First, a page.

I’m not surprised by much in the scam space, but I confess I was astounded by the number of ghostwriting sites I found once I began to research. The sites below–all of which are related to one another by identical content, design, addresses, and more–are just what I found in a few hours of searching.

I haven’t provided live links, but you can copy and paste if you want to explore.

Pacific Ghostwriting:

Creative Book Writers:

Professional Ghostwriter:

Professional Book Writing:

Ghost Book Write:

Stellar Ghostwriting:

Efficient Ghostwriter:

The Book Writing Corp:

Premium Book Writing:

Pro Book Author:

Ghostwriting Avenue:

Central Ghostwriting:

Ghostwriting Publication:

Paramount Ghostwriters:

Paramount Ghostwriting:

Versatile Ghostwriters:

AD Ghostwriting:

Amazon Writing Hub:

Britain Book Writing:

Ghostwriter LLC:

SEO Pro Hub:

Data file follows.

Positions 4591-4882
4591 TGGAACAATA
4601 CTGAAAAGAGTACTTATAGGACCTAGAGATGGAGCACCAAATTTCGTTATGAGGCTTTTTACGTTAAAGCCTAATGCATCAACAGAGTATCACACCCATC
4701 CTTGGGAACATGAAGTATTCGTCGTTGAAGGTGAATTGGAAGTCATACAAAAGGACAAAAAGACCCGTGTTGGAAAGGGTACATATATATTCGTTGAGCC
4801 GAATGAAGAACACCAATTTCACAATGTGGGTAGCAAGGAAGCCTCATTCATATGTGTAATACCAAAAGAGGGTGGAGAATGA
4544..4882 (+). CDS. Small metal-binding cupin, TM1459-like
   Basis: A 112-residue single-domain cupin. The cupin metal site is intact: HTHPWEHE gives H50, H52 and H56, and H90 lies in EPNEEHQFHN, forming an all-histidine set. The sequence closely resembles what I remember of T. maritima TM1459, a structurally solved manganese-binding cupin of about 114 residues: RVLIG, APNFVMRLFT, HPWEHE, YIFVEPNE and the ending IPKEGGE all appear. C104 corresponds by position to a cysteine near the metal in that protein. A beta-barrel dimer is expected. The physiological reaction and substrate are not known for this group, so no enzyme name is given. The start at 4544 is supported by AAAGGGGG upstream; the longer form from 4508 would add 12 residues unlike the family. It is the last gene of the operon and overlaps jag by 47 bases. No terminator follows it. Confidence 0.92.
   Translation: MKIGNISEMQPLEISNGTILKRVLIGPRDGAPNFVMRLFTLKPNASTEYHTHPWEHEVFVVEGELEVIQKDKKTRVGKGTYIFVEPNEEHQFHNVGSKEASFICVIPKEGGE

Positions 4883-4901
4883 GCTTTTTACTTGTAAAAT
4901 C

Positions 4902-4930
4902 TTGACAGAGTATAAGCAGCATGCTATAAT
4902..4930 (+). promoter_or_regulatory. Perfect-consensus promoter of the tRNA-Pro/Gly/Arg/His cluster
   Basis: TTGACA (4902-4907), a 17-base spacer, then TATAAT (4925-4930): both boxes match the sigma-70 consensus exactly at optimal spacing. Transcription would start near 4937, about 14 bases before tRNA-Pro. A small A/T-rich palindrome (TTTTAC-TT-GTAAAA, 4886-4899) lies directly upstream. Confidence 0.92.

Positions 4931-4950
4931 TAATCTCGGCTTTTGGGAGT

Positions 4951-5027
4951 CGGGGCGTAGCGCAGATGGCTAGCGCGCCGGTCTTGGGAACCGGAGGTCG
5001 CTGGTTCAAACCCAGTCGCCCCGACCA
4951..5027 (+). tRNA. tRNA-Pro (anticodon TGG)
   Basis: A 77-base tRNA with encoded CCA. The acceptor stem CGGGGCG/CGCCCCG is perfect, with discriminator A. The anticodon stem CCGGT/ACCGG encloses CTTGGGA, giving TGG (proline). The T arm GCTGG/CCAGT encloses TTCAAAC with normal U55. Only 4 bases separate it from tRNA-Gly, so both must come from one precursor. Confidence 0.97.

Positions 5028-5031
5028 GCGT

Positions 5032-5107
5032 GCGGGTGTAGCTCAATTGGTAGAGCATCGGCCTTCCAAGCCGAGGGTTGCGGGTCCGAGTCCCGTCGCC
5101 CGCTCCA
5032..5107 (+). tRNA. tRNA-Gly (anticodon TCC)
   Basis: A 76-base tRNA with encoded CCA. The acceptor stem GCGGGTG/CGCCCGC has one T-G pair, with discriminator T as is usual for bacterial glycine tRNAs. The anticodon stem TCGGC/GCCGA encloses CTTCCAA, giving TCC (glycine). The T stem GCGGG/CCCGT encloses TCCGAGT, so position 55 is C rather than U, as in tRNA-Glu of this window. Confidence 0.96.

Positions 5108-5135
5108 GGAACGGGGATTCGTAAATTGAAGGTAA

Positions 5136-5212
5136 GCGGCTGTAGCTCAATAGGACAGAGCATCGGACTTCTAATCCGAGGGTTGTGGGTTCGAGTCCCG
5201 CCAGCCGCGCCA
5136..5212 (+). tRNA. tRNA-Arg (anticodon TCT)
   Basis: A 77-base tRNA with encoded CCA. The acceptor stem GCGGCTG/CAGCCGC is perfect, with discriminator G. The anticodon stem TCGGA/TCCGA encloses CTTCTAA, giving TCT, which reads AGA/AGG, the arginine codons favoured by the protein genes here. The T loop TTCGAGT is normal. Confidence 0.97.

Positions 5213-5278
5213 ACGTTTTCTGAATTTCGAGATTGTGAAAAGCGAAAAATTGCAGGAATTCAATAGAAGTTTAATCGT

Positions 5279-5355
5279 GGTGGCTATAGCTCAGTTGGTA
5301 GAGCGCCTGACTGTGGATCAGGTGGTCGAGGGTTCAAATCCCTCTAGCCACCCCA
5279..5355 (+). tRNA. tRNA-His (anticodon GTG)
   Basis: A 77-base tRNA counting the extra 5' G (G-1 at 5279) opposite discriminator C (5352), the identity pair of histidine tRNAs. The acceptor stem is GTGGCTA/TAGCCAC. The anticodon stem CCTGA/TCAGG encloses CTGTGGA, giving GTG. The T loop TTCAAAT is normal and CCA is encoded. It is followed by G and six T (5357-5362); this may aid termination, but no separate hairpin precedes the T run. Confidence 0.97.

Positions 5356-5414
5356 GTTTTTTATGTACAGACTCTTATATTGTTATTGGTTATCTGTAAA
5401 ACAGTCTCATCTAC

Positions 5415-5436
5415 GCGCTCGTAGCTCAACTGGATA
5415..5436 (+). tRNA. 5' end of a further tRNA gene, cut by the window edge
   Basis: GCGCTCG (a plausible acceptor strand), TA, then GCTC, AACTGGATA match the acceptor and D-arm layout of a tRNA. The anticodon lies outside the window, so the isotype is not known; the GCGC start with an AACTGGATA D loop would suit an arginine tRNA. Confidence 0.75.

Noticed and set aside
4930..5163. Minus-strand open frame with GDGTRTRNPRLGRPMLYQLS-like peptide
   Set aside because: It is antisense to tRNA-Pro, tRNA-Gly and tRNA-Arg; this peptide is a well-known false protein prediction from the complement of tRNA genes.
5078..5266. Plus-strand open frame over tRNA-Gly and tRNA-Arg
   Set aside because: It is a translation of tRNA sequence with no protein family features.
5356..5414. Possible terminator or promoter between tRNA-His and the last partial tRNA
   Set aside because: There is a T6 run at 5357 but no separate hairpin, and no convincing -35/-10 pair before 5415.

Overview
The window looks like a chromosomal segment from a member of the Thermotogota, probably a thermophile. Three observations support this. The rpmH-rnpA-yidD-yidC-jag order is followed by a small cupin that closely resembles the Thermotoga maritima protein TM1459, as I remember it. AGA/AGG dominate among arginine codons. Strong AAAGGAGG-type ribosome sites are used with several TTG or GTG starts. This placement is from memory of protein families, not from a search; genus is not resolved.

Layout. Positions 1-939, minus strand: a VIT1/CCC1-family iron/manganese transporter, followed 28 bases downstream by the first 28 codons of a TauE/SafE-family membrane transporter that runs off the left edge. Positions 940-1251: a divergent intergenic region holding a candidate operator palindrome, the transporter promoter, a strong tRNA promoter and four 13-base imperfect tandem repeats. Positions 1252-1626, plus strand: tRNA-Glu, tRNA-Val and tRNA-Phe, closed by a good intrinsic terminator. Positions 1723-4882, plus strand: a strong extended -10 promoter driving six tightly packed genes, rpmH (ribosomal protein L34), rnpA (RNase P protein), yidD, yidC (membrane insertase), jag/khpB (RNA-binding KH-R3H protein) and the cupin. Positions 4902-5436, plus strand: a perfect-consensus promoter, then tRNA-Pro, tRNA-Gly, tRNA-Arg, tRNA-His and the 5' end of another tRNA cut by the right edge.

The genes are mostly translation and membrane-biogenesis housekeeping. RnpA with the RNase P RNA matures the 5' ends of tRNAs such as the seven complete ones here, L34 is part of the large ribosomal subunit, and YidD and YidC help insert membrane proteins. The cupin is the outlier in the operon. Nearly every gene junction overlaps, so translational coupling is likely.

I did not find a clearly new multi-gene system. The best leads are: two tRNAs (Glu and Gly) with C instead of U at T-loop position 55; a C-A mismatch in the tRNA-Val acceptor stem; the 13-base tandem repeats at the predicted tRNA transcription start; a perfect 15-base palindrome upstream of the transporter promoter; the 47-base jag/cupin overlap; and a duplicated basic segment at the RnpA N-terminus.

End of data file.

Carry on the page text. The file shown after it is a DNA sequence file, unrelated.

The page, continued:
Ghostwriter Experts:

Ghostwriting Author: (defunct)

Pearson Ghostwriting: (defunct)

Ghostwriting Guru:

Book Writing Bureau:

Chamber of Authors:

Agile Ghost Writing:

Suzanne Collins Academy:

Ghostwriting Express:

Ghostwriting Solution

Ghostwriting Publication

Ghostwriting Founder:

Bookwriting Founders:

Finest Creative Writers:

Wiki Ghost Writer:

Lincoln Writes:

Octa Ghostwriting:


In researching this post over the past five days, I chatted with dozens of ghostscam sales associates to get an idea of pitches and price ranges for various services. The scams’ chat windows are normally super-eager to engage visitors…but my explorations–plus, possibly, the brutal trolling by Lee and Tod Goldberg and the attendant social media call-outs–seems to have triggered some alarms in scamland (remember, most of these sites are connected, so it makes sense they’d notice patterns).